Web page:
Hungarian Vizsla

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Hungarian Vizsla


hungarian-vizsla-sitting-isolatedRecommended for:  Families with older children

Maintenance level:  Medium

Lifespan:  12-15 years

Temperament:  Active, friendly

Health Risk:  This breed has an around average probability of having health issues in its lifetime, hence it is one of the more affordable breeds to insure.



The Hungarian Vizsla (simply referred to as “Vizsla”) is a medium -sized dog originally bred in Hungary for hunting. The Vizsla can often be confused with the Weimeraner due to their similar appearance.

The Vizsla has a strong, lean body covered in a short, smooth coat which is a solid golden/rust colour, and its nose, eyes and nails generally blend in the fur in terms of colour. They shed a little and tend to be relatively low-maintenance, only needing occasional brushing and bathing only when absolutely necessary. However, their nails should be checked weekly and trimmed when needed.

Banner-BreedSelectorAccording to the Vizsla Club of America, the average lifespan of the Vizsla is 9.15 years, but their life expectancy can reach between 12 and 15 years. Male Vizslas weigh between 20 and 30 kg and stand at 56 – 64 cm tall, while females weigh around 18 – 25 kg and stand between 53 and 61 cm tall.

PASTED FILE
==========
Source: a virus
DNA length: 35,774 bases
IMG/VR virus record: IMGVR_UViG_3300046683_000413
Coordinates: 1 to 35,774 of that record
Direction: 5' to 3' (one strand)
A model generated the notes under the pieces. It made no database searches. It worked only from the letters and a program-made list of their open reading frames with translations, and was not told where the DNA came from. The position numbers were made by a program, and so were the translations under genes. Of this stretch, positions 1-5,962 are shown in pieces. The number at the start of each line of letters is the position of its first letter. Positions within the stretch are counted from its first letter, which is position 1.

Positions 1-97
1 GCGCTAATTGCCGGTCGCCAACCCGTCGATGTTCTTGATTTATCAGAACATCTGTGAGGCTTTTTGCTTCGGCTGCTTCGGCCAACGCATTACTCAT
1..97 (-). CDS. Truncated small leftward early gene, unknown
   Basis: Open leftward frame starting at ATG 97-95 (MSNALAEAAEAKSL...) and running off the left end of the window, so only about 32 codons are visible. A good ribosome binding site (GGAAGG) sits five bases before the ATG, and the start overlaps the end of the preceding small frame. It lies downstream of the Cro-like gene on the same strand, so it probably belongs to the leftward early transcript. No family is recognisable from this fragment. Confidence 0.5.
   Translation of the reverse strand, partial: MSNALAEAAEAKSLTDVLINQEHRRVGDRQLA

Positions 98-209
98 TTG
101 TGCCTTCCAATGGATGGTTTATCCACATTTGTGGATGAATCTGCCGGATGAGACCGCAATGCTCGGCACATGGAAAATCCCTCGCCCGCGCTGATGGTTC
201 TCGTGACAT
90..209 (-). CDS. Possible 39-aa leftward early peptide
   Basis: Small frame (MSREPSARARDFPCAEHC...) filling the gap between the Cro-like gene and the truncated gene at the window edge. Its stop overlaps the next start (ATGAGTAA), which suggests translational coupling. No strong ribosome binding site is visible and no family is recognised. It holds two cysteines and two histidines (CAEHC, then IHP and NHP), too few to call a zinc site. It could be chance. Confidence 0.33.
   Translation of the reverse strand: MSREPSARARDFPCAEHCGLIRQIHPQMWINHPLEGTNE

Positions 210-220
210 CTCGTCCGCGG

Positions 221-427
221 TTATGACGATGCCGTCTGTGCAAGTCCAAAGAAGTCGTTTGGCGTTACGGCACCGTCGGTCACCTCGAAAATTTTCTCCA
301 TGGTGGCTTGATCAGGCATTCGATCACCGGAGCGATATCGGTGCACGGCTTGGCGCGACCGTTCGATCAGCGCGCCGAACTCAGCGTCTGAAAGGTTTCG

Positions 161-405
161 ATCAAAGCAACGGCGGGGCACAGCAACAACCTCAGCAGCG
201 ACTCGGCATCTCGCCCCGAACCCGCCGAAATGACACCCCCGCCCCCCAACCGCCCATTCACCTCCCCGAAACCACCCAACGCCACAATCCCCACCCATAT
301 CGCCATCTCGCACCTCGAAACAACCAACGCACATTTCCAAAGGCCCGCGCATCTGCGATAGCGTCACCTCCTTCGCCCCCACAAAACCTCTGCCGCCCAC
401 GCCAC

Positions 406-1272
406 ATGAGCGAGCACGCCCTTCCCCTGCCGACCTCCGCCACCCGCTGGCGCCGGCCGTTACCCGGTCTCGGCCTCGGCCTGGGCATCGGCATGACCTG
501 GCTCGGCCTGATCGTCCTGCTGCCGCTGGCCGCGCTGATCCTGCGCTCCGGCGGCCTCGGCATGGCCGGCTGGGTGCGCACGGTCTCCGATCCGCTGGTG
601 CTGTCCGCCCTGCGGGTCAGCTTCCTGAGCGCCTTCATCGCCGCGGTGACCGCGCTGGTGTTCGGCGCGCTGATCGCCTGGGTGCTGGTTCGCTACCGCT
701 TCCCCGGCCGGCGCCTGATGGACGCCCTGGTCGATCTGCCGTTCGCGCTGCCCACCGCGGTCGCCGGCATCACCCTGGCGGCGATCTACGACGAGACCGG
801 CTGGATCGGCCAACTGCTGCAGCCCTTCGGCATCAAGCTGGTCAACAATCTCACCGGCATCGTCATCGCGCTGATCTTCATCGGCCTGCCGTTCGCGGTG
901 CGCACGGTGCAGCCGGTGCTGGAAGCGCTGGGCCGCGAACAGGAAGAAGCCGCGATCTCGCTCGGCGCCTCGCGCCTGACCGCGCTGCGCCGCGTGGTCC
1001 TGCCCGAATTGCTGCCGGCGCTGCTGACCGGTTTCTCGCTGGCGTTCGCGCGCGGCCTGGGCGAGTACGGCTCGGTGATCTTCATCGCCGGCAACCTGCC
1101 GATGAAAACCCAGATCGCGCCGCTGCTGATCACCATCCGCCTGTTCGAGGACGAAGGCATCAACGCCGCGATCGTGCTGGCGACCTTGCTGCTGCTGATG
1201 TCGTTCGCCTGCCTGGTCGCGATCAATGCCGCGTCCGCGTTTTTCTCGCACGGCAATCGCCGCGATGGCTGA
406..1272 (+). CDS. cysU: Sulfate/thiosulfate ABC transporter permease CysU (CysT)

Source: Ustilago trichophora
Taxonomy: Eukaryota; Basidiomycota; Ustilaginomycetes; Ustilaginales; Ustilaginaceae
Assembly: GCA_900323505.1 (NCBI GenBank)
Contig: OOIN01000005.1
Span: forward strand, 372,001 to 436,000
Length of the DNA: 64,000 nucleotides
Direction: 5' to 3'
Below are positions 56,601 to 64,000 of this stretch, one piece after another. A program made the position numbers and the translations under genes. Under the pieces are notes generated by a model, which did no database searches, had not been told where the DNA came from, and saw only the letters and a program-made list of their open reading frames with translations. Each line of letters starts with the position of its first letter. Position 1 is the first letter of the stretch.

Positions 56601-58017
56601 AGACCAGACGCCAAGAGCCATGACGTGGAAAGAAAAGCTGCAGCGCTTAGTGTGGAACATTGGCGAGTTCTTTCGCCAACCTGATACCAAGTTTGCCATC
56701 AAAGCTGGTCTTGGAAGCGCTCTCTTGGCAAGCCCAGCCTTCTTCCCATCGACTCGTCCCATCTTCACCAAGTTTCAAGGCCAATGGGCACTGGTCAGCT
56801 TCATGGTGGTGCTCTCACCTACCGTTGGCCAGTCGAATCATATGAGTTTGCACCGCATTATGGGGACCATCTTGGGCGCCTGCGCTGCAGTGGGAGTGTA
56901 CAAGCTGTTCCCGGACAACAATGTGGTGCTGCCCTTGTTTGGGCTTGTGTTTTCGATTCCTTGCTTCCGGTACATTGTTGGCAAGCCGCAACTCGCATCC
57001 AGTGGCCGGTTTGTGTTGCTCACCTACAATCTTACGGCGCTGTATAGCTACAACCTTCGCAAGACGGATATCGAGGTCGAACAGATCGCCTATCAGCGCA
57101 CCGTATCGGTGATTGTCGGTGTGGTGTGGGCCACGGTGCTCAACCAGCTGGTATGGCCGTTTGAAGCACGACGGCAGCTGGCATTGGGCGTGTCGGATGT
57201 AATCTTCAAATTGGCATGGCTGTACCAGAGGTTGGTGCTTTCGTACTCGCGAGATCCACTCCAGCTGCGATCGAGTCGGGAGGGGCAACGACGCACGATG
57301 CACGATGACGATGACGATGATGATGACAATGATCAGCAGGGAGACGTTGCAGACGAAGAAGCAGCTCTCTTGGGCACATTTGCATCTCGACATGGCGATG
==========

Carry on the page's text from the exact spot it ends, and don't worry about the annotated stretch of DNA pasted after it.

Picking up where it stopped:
Thanks to their hunter instincts, Vizslas have tons of energy and need to be taken for a long, brisk walk or jog each day. They also need a large, safe enclosed area at home to run and play. For this reason people living in apartments should not get a Vizsla. Vizslas who do not receive adequate physical and mental stimulation can become destructive or develop behavioural problems.

Hungarian Vizsia


It is widely accepted that the Vizsla (also referred to as the “Hungarian Pointer”) probably descends from the hunting dogs of the Magyars over a thousand years ago. These dogs were popular among nobility and warlords for their ability to hunt and retrieve game.

Depictions of the Vizsla’s ancestors date back to the 10th and 14th centuries in etchings and manuscripts.

By the late 19th and early 20th century, the Vizsla was a distinct breed, known for its excellent sense of smell and hunting abilities. During WWI the Vizsla was used to carry messages, however, like many dog breeds, WWI almost drove the Vizsla extinct. The surviving dogs were bred and began being imported to the USA in the middle of the 20th century.

Despite only being 60 years ago, this Vizsla was a lot different to the modern breed – they had longer muzzles, both lighter and darker coat colours, longer ears, and a hound-like appearance.

Since 1960, when the Vizsla was first recognised by the AKC, the breed has been standardised to the dog we see today. The AKC reported that in 2013, the Vizsla was the 34th most popular pure breed in the USA, up from 45th in 2003.

Hungarian Vizsias


The Vizsla is an exuberant, loyal, affectionate and friendly. They are highly trainable and willing to learn, but if not given a strong, assertive authority figure, the Vizsla may become stubborn.

Though they are not recommended for families with toddlers because of their highly excitable nature and boundless energy, they are great around kids and teenagers. They can also be friendly with other dogs and cats, but should not be trusted around small pets.